Quick Take: Diagnostic Yield of One-Time Colonoscopy vs One-Time Flexible Sigmoidoscopy vs Multiple Rounds of Mailed Fecal Immunohistochemical Tests in Colorectal Cancer Screening

The most common colorectal cancer (CRC) screening methods are colonoscopy, flexible sigmoidoscopy (FS), and fecal immunochemical testing (FIT). The diagnostic yield of any screening method is dependent on participation, and endoscopic screening consistently shows lower participation rates compared to FIT-based screening. In this analysis of three randomized studies, 30,052 asymptomatic patients aged 50 to 74 years were invited for CRC screening and assigned to either 4 rounds of FIT (15,046 patients invited), once-only FS (8,407 patients invited), or once-only colonoscopy (6,600 patients invited), to determine the number of advanced neoplasias (AN) detected with each test. Patients with positive FIT results (≥10 μg Hb/g feces), or FS patients found to have a polyp ≥10 mm, adenoma with ≥25% villous histology or high-grade dysplasia, sessile serrated adenoma, ≥3 adenomas, ≥20 hyperplastic polyps, or invasive CRC were referred for colonoscopy. Researchers found that the participation rate was significantly higher for FIT screening (77%) than for FS (31%, p<0.001) or colonoscopy (24%, p<0.001). In the intention-to-screen analysis, the cumulative diagnostic yield of AN was higher with FIT screening (4.5%, 95% CI 4.2% to 4.9%) than with colonoscopy (2.2%, 95% CI, 1.8% to 2.6%) or FS (2.3%, 95% CI, 2.0% to 2.7%). In the as-screened analysis, colonoscopy detected more AN (9.1%, 95% CI 7.7% to 10.7%) than FS (7.4%, 95% CI 6.5% to 8.5%) and FIT (6.1%, 95% CI 5.7% to 6.6%). However, CRC detection rates were similar for FIT (0.8%, 95% CI 0.6% to 0.9%), FS (0.5%, 95% CI 0.3% to 0.9%) and colonoscopy (0.6%, 95% CI 0.3% to 1.2%). Among invitees, the rate of interval CRC development was 0.13% in patients with a negative result from the FIT, 0.09% in patients with a negative result from flexible sigmoidoscopy, and 0.01% in patients with a negative result from colonoscopy. A limitation of this study was that those invited for primary endoscopic screening were only invited once, as compared with those screened with FIT who were approached biennially, which may have impacted participation rates. In summary, this study suggests that FIT screening has a higher diagnostic yield for AN compared to endoscopic screening, despite significantly fewer colonoscopies.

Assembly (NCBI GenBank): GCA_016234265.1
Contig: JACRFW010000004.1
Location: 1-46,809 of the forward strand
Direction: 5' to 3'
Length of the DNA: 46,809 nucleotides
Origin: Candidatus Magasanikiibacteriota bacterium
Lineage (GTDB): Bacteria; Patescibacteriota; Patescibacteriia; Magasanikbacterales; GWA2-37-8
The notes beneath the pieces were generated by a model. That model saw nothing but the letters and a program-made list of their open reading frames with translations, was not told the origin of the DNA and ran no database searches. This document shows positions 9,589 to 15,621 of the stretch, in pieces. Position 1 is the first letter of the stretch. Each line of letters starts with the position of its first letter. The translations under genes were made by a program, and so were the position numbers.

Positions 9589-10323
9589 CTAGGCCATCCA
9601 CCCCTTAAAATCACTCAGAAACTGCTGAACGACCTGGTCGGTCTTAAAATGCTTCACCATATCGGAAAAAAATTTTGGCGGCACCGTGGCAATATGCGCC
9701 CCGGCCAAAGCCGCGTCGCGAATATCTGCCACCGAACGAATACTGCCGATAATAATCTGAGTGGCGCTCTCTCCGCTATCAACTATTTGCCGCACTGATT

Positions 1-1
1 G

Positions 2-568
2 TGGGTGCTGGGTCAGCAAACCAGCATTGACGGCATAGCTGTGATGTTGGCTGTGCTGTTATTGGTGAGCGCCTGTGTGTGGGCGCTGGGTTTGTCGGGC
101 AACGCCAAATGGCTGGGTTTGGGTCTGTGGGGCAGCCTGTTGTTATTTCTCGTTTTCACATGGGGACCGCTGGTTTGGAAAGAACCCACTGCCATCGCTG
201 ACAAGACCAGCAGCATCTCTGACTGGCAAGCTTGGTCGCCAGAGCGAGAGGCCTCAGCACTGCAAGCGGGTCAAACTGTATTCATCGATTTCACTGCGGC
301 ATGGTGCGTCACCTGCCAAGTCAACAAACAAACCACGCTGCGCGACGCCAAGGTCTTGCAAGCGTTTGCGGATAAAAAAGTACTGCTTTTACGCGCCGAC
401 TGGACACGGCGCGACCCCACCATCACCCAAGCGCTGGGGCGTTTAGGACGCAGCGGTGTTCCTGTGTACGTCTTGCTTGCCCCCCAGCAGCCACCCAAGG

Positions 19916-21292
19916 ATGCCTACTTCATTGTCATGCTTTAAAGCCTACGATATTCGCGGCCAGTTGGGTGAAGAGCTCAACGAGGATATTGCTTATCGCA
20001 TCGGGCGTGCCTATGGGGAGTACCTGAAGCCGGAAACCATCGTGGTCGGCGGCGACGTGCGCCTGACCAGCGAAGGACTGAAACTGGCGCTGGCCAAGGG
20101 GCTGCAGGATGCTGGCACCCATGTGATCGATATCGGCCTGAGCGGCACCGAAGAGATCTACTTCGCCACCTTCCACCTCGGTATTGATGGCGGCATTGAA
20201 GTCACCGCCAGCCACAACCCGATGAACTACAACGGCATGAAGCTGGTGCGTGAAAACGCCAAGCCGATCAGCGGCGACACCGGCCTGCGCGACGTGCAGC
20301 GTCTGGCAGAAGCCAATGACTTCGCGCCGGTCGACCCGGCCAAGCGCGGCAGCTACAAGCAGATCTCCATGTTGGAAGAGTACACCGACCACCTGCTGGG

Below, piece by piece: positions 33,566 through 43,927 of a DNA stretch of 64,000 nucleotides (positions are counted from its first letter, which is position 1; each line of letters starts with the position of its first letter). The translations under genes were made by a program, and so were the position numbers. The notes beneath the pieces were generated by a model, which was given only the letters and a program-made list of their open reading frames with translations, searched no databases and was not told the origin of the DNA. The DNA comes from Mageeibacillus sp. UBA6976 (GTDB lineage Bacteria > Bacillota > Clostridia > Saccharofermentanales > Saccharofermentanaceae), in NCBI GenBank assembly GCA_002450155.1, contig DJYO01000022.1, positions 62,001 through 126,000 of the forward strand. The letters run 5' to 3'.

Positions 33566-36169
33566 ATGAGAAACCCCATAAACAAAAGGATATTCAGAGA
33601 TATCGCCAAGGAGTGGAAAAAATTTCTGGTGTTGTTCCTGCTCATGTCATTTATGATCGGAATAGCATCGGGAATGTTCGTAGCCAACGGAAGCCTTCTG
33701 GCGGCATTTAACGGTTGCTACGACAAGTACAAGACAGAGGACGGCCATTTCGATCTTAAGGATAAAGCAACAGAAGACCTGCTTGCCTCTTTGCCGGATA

Click to read the study in Clinical Gastroenterology and Hepatology

Image: PD

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